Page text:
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Dragon Ball Z: Season 7 Uncut Blu-ray
Posted July 2, 2014 11:42 PM by Webmaster
FUNimation Entertainment has announced the Blu-ray release of Dragon Ball Z: Season 7 Uncut, which features episodes 195-219 of the classic anime series, presented in remastered high definition. The 4-disc Season 7 set streets on September 16th.
Official Synopsis: Seven years of peace have passed since the defeat of the monstrous Cell, and the Z-Fighters have enjoyed a return to normal life. Goku has eagerly continued his training in Other World, Krillin has gotten married, and Gohan has renewed his scholarly pursuits while attempting to navigate the pitfalls of high school. Two fresh new Saiyan faces have also appeared on the scene - Goku's son Goten, and Vegeta's son Trunks.
Now, the time has come for the Z-Fighters to reunite, as the new World Martial Arts Tournament is set to begin. The greatest warriors on Earth have come together for their chance to capture the title of the reigning champion, Mr. Satan - but behind the scenes, sinister forces are at work. An evil eye watches the competitors' every move, waiting for the opportune moment to strike. The action grows fierce on the tournament floor, but for the Z-Fighters, the real fight is only just beginning
Season 7 has undergone a frame-by-frame restoration to remove blemishes, tape marks and foreign bodies from the film. All three audio tracks have been re-mastered in the interest of noise reduction and superior sound quality, and the colors are bolder and more vibrant. Lastly, a precise shot-by-shot reframing of the entire series was done to create "a modern HD widescreen presentation."
The Blu-ray release of Season 7 includes episodes 195-219 presented in 1080p at a 16:9 aspect ratio. The set features Japanese audio and two English tracks: the U.S. English-language broadcast dub and a mix with English dialogue and Japanese music. Bonus content:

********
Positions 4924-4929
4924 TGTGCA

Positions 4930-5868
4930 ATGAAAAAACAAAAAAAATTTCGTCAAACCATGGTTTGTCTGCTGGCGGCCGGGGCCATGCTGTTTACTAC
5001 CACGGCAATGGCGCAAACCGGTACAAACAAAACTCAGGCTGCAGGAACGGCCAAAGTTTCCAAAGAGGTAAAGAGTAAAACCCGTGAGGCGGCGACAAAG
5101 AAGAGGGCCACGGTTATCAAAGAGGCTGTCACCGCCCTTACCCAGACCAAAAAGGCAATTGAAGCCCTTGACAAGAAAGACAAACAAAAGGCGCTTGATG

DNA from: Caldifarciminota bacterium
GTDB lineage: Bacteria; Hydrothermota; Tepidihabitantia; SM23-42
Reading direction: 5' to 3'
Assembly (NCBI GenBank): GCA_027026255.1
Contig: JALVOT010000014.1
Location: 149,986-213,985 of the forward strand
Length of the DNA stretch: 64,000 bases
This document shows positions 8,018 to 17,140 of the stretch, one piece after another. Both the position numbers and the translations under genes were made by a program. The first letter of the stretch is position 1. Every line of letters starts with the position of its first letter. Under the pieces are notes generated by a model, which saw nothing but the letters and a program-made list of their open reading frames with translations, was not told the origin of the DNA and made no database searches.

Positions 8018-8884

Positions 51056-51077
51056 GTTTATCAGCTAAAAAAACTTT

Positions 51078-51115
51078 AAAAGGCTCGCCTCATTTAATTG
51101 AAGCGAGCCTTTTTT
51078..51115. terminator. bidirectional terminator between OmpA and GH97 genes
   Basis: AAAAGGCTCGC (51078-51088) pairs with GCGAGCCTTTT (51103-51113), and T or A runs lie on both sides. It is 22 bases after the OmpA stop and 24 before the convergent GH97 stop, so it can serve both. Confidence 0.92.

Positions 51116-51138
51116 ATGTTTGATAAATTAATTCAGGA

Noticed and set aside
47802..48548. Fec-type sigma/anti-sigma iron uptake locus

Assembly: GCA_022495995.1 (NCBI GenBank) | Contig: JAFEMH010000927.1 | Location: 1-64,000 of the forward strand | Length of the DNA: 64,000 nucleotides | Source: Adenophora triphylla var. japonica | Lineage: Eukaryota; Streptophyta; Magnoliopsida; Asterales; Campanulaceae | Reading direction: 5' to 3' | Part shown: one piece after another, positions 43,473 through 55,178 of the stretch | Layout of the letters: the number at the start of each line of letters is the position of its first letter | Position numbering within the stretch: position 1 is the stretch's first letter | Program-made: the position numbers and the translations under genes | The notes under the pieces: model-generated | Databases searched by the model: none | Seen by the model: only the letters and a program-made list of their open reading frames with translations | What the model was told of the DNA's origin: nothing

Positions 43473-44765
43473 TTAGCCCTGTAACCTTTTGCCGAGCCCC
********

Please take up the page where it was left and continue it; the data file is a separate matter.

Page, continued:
Inside Dragon Ball Z: Interview with Justin Cook
Inside Dragon Ball Z: Interview with Nathanael Harrison
Haters gonna hate. These sets are actually very good. You can say what you like about 'em but they're miles better than the Orange Bricks and Dragon Boxes. Sure, I'd prefer 4:3 along with everyone else. But at least these were cropped moderately carefully, plus they look amazing.
You might as well support these releases, they're gonna be the last. Yes the cropping sucks, but it's done well. Seriously. Don't let that stop you.
PS. I'm not saying they're the best thing ever, as I've already said I would also prefer 4:3. But this is how it is, so please don't post negative/hurtful comments. Save it for FUNimation.
@THGhost: yeah, no.
1) They're not better than the Dragon Boxes
2) How they look is a matter of personal opinion, personally I feel they look like something made in Flash or Photoshop.
3) They're not going to be the last releases. Toei will most likely do their own restoration at some point.
4) Fans don't have to support an inferior product for the sake of supporting Dragon Ball. Funimation make billions of dollars off of Dragon Ball, they're not going to lose sleep/stop putting out Dragon Ball products if no one buys these.
1. Yes there better than the Dragon Boxes. The Dragon Boxes had washed out colours and just looked plain shoddy compared to the HD Blu-ray transfers.
2. There's personal opinion and then there's just being wrong. This is still the original animation in 1080p. If you want to complain about new animation, watch Kai.
3. They're the last FUNimation releases, if Toei would do one they'd have done it by now.
4. These sets are no inferior, they're superior to both the Dragon Boxes and the Orange Bricks. If you'd actually tried them then you'd know that.
Finally someone with some sense and who isn't narrow-minded.
Still pissed about the cropping, but I may finally bite and pick up this set. Need to replace my orange bricks and not willing to get a set without the faulconer soundtrack- this seems like the best option since it doesn't look like we will get an uncropped set anytime soon.
I think there the best Z has EVER looked. Cropping, I don't care about, & it's better then the Orange Bricks cropping.